Jim Wood Land Clearing Co., Inc. v. Commissioner., United States Tax Court - Memorandum Decision, T.C. Memo. 1999-90, Docket No. 20527-97., Filed March 24, 1999
Jim Wood Land Clearing Co., Inc. v. Commissioner.
United States Tax Court - Memorandum Decision
T.C. Memo. 1999-90
Docket No. 20527-97.
Filed March 24, 1999.
Allen L. Wood (an officer), for the petitioner. Andrew M. Tiktin, for the respondent.
MEMORANDUM FINDINGS OF FACT AND OPINION
FOLEY, Judge: By notice dated July 14, 1997, respondent determined the following deficiencies, addition to tax, and penalties relating to petitioner's Federal income taxes:
All section references are to the Internal Revenue Code in effect for the years in issue, and all Rule references are to the Tax Court Rules of Practice and Procedure.
After concessions by the parties, the remaining issue for decision is whether, for 1993 and 1994, petitioner may reduce its gross income by expenses paid to construct two houses.
FINDINGS OF FACT
Petitioner is a Florida corporation whose principal place of business was in Lake Placid, Florida, at the time the petition was filed. Petitioner does land clearing and demolition work in Dade County, Florida. During the years in issue, Allen Wood was petitioner's president and sole shareholder.
Allen Wood owned two unimproved lots in Highlands County, Florida. In 1993 and 1994, petitioner expended $128,025 and $35,194, respectively, to construct two single-family houses on Allen Wood's lots. In calculating its 1993 and 1994 gross income, petitioner subtracted these expenditures as cost of goods sold.
On February 1, 1994, Allen Wood formed Wood Developers, Inc. (Wood Developers). He was president and a 50-percent shareholder of the corporation. In March 1994, Allen Wood transferred to Wood Developers his interest in the improved lots and Wood Developers sold both properties. On its 1994 Federal tax return, Wood Developers reported the income from the sale of the properties.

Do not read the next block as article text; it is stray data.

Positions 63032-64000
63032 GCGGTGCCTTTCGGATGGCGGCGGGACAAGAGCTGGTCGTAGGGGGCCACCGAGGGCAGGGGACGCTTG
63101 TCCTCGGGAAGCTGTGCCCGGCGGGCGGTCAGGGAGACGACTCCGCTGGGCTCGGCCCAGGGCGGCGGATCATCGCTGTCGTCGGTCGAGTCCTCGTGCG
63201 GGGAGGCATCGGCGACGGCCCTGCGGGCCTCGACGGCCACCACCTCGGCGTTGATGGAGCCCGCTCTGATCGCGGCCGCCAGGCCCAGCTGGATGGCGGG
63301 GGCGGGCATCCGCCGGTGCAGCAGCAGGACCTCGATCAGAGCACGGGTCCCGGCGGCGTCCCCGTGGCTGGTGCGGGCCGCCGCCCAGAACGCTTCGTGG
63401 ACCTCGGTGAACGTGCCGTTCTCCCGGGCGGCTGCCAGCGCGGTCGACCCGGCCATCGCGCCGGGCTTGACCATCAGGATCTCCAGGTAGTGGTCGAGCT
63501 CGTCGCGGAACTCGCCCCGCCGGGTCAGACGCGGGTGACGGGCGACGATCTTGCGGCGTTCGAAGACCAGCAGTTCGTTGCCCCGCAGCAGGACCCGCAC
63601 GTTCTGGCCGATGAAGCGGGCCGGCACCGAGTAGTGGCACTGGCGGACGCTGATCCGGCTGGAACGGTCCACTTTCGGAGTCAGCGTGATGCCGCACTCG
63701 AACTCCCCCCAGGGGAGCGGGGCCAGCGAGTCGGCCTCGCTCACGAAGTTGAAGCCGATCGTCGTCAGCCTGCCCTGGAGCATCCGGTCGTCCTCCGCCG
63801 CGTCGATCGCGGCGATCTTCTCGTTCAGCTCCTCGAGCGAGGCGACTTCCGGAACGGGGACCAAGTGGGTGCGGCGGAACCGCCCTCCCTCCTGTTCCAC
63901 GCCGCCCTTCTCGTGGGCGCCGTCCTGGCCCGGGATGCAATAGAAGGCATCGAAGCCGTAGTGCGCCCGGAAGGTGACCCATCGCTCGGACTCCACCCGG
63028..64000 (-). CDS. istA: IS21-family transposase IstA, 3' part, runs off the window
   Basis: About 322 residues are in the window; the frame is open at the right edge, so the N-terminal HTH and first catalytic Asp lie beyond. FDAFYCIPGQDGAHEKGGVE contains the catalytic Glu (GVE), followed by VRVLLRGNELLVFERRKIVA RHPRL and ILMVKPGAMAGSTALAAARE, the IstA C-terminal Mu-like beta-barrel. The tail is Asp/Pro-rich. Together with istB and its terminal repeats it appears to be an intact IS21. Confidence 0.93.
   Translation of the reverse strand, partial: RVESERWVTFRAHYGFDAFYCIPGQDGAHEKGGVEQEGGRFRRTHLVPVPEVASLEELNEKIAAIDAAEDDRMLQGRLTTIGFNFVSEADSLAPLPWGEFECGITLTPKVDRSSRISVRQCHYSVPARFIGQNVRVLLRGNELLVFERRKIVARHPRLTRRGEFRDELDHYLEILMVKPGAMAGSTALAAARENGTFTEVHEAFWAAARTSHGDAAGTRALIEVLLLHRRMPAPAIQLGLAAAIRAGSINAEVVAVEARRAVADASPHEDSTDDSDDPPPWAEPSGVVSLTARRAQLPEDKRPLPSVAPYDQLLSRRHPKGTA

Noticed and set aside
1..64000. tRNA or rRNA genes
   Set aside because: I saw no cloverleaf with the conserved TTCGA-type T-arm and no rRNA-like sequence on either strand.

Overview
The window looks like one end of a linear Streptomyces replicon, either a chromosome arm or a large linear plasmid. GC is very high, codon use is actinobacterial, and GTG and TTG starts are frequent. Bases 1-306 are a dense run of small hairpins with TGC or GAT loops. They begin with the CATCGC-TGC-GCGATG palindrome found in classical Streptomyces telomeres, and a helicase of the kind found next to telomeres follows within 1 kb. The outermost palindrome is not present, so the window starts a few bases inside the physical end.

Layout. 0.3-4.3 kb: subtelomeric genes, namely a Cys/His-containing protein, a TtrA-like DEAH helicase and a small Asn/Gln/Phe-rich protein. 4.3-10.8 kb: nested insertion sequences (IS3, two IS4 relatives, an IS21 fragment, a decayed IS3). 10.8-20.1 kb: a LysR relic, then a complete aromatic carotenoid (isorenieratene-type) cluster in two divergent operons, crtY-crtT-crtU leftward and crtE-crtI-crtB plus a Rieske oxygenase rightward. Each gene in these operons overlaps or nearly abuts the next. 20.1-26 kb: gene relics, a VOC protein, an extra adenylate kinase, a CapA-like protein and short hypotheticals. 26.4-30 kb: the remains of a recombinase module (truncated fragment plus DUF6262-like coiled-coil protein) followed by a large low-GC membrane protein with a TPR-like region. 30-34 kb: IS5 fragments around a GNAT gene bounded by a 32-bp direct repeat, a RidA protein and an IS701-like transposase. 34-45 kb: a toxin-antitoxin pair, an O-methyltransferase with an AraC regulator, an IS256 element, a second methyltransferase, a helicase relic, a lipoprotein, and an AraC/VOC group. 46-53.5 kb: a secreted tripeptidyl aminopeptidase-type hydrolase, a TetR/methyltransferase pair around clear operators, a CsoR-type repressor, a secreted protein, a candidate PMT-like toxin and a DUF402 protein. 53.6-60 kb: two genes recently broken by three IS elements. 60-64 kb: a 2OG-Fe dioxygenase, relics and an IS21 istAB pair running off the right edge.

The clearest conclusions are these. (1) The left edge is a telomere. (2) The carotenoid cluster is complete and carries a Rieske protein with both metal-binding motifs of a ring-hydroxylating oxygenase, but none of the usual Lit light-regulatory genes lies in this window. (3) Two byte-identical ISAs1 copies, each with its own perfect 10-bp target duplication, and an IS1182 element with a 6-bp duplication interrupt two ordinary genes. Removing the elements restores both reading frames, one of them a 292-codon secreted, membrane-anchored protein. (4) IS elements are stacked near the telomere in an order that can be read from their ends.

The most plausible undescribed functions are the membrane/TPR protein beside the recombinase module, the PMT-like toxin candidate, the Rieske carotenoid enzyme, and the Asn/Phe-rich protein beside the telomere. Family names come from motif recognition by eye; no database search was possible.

Respondent determined that for 1993 and 1994, petitioner was not entitled to reduce its gross income by construction expenses relating to the two houses. At trial, the Court asked Allen Wood why these expenditures were characterized as cost of goods sold. Allen Wood stated that he did not know why and acknowledged that such treatment "could have been wrong".
We sustain respondent's determination. The construction expenses related to houses that were built on Allen Wood's property and ultimately sold by Wood Developers. In essence, petitioner paid Allen Wood's construction expenses. See Estate of Briden v. Commissioner [Dec. 16,747], 11 T.C. 1095, 1134 (1948) (stating that a shareholder's personal expenses are not a part of a corporation's cost of goods sold), affd. [50-1 USTC ╤ 9169] 179 F.2d 619 (1st Cir. 1950).
Petitioner contends, in the alternative, that it is entitled to an advertising deduction for these expenses. At trial, Allen Wood attempted to establish a nexus between petitioner's business and an advertising deduction by asserting that petitioner's payment of the expenses was part of a plan to meet local contractors. We reject petitioner's contention.
Advertising expenses are deductible if such expenses are "ordinary and necessary". Sec. 162(a); see sec. 1.162-1(a), Income Tax Regs. An expense is "ordinary" if it is customary or usual within a particular trade, business, or industry, see Deputy v. du Pont [40-1 USTC ╤ 9161], 308 U.S. 488, 495-496 (1940), and "necessary" if it is appropriate or helpful for the business, see Welch v. Helvering [3 USTC ╤ 1164], 290 U.S. 111, 113 (1933). It is not customary or usual for land clearing businesses to advertise their services by constructing houses. In addition, payment of the construction expenses was not appropriate or helpful in promoting petitioner's land clearing business. Moreover, the expenses were incurred for Allen Wood's personal benefit, rather than for business considerations relating to petitioner. See International Artists, Ltd. v. Commissioner [Dec. 30,384], 55 T.C. 94, 104 (1970) (holding that a business expense deduction will not be allowed for an expenditure that is primarily motivated by personal, rather than business, considerations).
Contentions we have not addressed are irrelevant, moot, or meritless.
To reflect the foregoing,
Decision will be entered under Rule 155.